Since most tourists (Korean-American non-Korean alike) are drawn to Korean business districts for the food, I’ll start there. And because they made Little Seoul possible and still prove to be the centers of human activity, I’ll begin with the supermarkets.
Until a couple of years ago, there were three markets to which to pledge one’s allegiance. Han Nam Supermarket closed and now, Arirang Supermarket (A.R. Supermarket) and H-Mart compete for commerce and Yelp reviews. Meanwhile, a new Wal-mart Neighborhood Market sits poised and ready to possibly destroy both although it’s hard to imagine a Wal-mart supporting the food courts and various other shops that make Arirang and H Mart take on the appearance of something akin to a swap meet crossed with a town square.
Korean cuisine is one of those foods that has been cautiously and only partially embraced by most Americans, who seem perfectly happy to draw the line at BBQ, Hite beer, and maybe Korean tacos whilst casting a needlessly suspicious eye at the many any varieties of soups, stews, noodles, rice dishes, banchan, anju, sea vegetables, and sweets.
Thanks in large part to Buddhism (and Buddha’s vegetarianism) Korean cuisine is not as vegetarian-unfriendly as many wary vegetarians might suppose. Most restaurants can make a vegetarian bibimbap and even when the menu lists no vegetarian items, I’ve still never been to a Korean restaurant in Southern California where the cook wasn’t capable of making a tasty and filling vegetarian dish… especially if you add alcohol to the mix.
We started our day at “pariba” (Paris Baguette) albeit the location in St. Andrew’s Square. Later we ate in a food court at a place whose sign simply stated something like “Korean Place.” In addition to the “purely” Korean restaurants, there are Korean takes on Chinesecuisines, donuts, french pastries, pizza, and sushi and Seoul Do Soon Yi Kimchi Company, a locale kimchi manufacturer.
Here’s the (incomplete) list of local Korean eats: An Ocean’s Story, Anna’s Mondu, BCD Tofu House, Boba Loca, Bonjuk, Cafe-T, Cham Sut Gol Korean BBQ, Chu Ga Jip, Chung Dam Keul, Flower Pig,Donut Time, Ga Bo Ja Restaurant, Gae Sung Restaurant, Go Goo Ryeo, Ham-Hung Restaurant, Han Woori, Hangari Hwang Hae Doh, Hangari Kalgooksu, Hodori Snack, Incheonwan BBQ House, Jang Choong Dong, Jang Mo Gip, Jang Toh, Jong Ro Shul Lung Tang, Kaju Tofu, Korean Folk Village Restaurant, Lee Sook Won Kimchi, Light Town House Korean BBQ, Love Letter Pizza & Chicken, Mi Ho Restaurant, Mo Ran Gak, Muse Coffee Shop, Myung In Dumplings, New Seoul BBQ Buffet Restaurant, Obok Bakery, Ondal Restaurant, Paris Baguette, Past Memories, Peking Gourmet, Poong Nap Dong, Seoul Soondae Restaurant, Shik Do Rak, Siroo, Smile Restaurant, Star BBQ, The Pine,Tous Les Jours, Yeh Won Korean Restaurant, andYoung Pung.
Non-Korean eats (but often either Korean owned-and-oriented or Vietnamese) in the neighborhood include Aloha Teriyaki, Alerto’s Mexican Food, Artist Crawfish Express, Casa de Soto, David’s Vietnamese Restaurant, Diamond Seafood Plaza, Diem Hen, Dzui Lounge, Genki Living, Hong Kong Express,Kim’s Restaurant, M & Tôi Vietnamese Restaurant, May Bon Phuong Restaurant, Misoya Rockin’ Sushi, Pho and Rolls Vietnamese Cuisine, Pho 2000, Phu Sandwich, and Phuoc Thanh.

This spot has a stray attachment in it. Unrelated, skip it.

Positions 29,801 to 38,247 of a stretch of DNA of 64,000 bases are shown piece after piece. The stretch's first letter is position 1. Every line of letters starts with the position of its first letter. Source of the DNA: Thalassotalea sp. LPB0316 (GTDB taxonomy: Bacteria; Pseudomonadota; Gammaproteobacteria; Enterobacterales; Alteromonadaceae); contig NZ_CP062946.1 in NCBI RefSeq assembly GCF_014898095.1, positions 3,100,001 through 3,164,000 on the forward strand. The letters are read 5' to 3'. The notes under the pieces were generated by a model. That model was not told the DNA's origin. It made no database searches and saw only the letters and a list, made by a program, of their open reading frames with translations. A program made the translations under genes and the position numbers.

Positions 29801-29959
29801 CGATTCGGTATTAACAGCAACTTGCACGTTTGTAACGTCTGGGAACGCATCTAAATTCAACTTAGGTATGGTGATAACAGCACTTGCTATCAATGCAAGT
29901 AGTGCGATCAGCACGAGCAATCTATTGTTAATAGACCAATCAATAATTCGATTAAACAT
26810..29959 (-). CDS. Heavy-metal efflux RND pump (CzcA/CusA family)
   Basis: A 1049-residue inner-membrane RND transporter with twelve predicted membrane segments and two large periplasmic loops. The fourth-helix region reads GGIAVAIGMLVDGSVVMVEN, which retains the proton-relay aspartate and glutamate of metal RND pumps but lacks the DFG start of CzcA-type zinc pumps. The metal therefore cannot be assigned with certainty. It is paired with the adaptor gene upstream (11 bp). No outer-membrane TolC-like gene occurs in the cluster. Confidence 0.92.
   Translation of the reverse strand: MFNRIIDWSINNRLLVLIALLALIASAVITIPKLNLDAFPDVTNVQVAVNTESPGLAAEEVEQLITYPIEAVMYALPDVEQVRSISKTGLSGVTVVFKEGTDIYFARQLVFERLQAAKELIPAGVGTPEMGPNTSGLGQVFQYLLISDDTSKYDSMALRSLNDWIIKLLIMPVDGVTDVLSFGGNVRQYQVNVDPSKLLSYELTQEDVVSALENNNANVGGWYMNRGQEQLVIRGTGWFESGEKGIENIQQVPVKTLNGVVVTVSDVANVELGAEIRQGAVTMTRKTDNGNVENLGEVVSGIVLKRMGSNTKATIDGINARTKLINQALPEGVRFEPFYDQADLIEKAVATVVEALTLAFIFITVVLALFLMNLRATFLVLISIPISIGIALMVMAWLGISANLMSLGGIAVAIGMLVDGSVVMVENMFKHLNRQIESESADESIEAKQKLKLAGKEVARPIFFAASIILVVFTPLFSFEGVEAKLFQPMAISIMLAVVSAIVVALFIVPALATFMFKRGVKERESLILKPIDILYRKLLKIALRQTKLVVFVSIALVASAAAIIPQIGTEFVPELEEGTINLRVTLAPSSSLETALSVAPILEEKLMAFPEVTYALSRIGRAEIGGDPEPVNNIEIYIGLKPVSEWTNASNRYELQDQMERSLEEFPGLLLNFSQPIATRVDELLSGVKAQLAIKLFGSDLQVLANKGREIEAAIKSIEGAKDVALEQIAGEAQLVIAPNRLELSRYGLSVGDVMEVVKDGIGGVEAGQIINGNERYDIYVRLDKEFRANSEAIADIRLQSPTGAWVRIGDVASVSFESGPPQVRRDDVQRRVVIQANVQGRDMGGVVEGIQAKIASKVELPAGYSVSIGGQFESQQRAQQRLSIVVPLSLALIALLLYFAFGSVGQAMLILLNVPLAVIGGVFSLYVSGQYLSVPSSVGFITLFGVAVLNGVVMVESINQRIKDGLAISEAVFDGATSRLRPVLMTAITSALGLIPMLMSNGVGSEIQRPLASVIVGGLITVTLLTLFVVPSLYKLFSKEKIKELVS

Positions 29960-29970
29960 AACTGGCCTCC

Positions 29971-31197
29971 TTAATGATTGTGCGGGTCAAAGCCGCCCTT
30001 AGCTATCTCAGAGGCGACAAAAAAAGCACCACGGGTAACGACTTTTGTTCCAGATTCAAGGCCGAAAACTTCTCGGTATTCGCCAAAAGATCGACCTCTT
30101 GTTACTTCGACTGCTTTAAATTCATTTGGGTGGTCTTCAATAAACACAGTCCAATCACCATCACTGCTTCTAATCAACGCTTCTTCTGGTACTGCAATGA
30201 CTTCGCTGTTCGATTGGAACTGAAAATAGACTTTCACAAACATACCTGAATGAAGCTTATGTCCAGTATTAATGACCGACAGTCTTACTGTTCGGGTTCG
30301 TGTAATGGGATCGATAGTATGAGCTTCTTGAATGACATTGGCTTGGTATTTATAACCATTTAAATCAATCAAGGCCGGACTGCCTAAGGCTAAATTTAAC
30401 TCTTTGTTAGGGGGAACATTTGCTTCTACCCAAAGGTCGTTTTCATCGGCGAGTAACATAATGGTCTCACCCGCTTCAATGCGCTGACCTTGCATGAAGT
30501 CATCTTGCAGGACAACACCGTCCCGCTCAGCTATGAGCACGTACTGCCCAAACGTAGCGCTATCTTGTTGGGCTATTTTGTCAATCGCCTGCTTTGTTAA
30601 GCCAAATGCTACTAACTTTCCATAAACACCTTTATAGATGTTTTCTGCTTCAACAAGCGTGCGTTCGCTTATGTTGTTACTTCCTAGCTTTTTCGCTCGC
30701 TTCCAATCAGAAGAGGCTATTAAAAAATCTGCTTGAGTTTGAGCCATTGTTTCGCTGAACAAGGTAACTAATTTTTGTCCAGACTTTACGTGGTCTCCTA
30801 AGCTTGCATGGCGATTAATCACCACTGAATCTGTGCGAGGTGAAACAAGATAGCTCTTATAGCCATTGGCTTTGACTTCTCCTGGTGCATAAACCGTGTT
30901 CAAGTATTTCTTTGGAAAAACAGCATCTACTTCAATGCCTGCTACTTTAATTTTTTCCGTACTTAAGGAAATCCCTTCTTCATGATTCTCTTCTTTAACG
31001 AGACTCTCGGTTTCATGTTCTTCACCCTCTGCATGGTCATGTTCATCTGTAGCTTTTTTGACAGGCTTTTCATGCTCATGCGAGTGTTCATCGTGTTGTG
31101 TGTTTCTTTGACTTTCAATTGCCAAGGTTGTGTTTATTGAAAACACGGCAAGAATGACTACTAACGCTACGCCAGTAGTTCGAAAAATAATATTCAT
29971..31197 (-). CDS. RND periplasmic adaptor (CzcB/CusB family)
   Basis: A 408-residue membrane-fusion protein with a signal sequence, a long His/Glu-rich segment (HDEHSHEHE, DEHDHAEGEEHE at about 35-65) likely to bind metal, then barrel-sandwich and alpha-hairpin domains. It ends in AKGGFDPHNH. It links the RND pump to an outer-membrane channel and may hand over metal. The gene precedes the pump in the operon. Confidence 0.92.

SHOPPING IN LITTLE SEOUL and THE GARDEN GROVE GALLERIA
Construction of the Garden Grove Galleria began in 2004. The original design called for two levels of shops, six levels of condos, and given its size, it was set to become an icon of the neighborhood. Construction halted in 2008 and in 2010, the Garden Grove Galleria sued Cathay Bank for a breach of contract. Two months later Cathay counter-sued for essentially the same. More suits followed and the design plans were changed — the condos were to become apartments — but nine years later it still stands, only partially complete and rusting.
Complete and functioning (if sometimes barely) shopping centers in Little Seoul including Arirang Galleria,Brookhurst North Shopping Center, Garden Grove Shopping Center, Gilbert Plaza, Golden Plaza,Hanmi Plaza, Ka-Ju Plaza, Korea Plaza, Koreatown Mall, New Seoul Plaza, Newland Plaza, Newton Plaza, Town-Center Plaza, and Western Shopping Center.
Business hours in Little Seoul vary greatly but the nightlife seems to make its home in Club Rendevous, Frat House (not a dudebro sports bar) and Soju Belly as well as karaoke clubs (noraebong), which include B & G Karaoke, Cafeoke Ding Dong Dang, Karaoke Nice, and Idol Karaoke.
There are also several billiard and ping-pong halls too, including GG Billiards and Ping Pong (also listed as Hyundai Billiard), 2000 Points Billiards (which also has ping-pong), and King Billiard (which may or may not have ping pong).
There are more liquor stores than bars in the neighborhood although we ventured into none. Several have nice signage.
In South Korea, only 53% of Koreans identify themselves as religious. Of those, about 29% are Christian and 23% of South Koreans self-identify as Buddhists. In the US it’s a different story. In 1902, Changho Ahn and his wife established the first Korean American Church and today, roughly 71% of Korean-Americans self-identify as Christian.
I’m sure that some of the Korean churches in the area were built by different denominations but ones occupied by Korean denominations now include Gospel First Korean Baptist Church, Korean Garden Grove United Methodist Church, Saint Anselm of Canterbury Episcopal Church of Garden, and Suh Moon Presbyterian Church. Despite it being a Sunday morning and a Korean neighborhood, the churches all seemed to be oddly quiet. Only 6% of Korean-Americans identify as Buddhists and in Little Seoul there are just two temples from which to choose, Bupwahng sa Korean Buddhist Temple and Orange County Won Buddhist Temple.